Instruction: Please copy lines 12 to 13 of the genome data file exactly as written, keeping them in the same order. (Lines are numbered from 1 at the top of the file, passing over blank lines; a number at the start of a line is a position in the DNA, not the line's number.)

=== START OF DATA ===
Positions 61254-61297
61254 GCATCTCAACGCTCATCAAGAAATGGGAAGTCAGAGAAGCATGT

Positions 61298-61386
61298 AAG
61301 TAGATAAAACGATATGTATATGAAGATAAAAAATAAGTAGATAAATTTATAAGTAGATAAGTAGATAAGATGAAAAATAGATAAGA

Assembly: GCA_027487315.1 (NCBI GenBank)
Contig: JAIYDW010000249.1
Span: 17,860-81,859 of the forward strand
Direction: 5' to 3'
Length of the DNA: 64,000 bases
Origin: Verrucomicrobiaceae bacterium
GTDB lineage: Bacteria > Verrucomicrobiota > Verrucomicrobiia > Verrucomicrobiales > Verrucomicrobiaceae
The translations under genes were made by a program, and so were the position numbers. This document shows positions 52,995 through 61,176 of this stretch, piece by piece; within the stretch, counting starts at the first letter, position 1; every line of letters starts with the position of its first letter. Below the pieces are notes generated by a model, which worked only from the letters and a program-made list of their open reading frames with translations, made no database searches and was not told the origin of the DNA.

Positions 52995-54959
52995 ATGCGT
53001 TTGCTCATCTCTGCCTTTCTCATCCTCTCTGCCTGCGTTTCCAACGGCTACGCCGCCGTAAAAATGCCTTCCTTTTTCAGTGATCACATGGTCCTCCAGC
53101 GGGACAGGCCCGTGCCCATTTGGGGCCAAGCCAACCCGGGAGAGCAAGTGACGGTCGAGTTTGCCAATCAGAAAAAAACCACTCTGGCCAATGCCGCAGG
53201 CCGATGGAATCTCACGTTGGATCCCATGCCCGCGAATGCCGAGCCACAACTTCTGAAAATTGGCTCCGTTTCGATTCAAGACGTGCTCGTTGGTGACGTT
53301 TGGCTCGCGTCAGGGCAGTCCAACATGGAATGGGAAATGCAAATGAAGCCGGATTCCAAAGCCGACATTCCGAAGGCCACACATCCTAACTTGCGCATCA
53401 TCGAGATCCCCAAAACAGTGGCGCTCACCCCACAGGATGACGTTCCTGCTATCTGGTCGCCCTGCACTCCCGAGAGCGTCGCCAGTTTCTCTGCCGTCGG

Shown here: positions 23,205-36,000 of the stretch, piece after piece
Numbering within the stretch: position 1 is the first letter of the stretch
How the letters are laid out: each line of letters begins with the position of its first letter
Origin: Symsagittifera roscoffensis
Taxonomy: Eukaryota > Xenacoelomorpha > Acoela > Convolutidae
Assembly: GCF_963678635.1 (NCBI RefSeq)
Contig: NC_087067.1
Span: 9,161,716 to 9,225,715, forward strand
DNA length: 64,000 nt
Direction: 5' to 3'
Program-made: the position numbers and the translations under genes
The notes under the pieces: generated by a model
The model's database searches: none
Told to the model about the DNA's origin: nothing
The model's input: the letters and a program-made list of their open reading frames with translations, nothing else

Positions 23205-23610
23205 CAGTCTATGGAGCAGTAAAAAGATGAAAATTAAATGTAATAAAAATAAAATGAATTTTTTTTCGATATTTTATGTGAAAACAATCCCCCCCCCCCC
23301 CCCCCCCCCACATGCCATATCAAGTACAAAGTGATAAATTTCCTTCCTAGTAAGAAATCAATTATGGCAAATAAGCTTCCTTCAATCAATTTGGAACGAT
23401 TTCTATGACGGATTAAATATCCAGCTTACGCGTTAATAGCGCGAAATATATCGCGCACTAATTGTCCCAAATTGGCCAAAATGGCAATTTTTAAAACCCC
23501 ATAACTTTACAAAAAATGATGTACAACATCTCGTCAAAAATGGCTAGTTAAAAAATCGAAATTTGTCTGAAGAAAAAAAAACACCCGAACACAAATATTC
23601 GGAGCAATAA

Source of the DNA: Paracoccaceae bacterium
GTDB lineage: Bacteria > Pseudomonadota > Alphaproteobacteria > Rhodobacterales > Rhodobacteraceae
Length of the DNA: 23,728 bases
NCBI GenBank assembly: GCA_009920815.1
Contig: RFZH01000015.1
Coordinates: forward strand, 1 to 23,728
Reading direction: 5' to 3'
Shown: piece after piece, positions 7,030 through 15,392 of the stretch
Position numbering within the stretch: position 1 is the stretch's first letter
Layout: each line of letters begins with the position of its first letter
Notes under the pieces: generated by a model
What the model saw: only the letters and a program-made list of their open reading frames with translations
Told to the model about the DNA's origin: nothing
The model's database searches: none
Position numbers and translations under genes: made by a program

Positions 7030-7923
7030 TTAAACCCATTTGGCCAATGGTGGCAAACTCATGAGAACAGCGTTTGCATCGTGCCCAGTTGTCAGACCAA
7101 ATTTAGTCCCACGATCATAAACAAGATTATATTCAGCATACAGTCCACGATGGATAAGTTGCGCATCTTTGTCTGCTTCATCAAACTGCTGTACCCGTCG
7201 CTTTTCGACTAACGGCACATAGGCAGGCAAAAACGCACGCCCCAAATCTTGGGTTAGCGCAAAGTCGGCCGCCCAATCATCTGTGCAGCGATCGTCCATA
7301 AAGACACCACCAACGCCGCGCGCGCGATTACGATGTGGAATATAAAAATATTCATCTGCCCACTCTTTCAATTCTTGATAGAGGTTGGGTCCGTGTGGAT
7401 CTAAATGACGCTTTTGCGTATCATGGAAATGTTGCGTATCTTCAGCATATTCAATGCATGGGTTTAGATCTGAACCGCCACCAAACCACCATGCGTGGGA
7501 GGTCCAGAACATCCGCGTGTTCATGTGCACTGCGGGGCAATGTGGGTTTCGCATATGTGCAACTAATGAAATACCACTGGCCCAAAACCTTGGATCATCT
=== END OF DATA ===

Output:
GTDB lineage: Bacteria > Verrucomicrobiota > Verrucomicrobiia > Verrucomicrobiales > Verrucomicrobiaceae
The translations under genes were made by a program, and so were the position numbers. This document shows positions 52,995 through 61,176 of this stretch, piece by piece; within the stretch, counting starts at the first letter, position 1; every line of letters starts with the position of its first letter. Below the pieces are notes generated by a model, which worked only from the letters and a program-made list of their open reading frames with translations, made no database searches and was not told the origin of the DNA.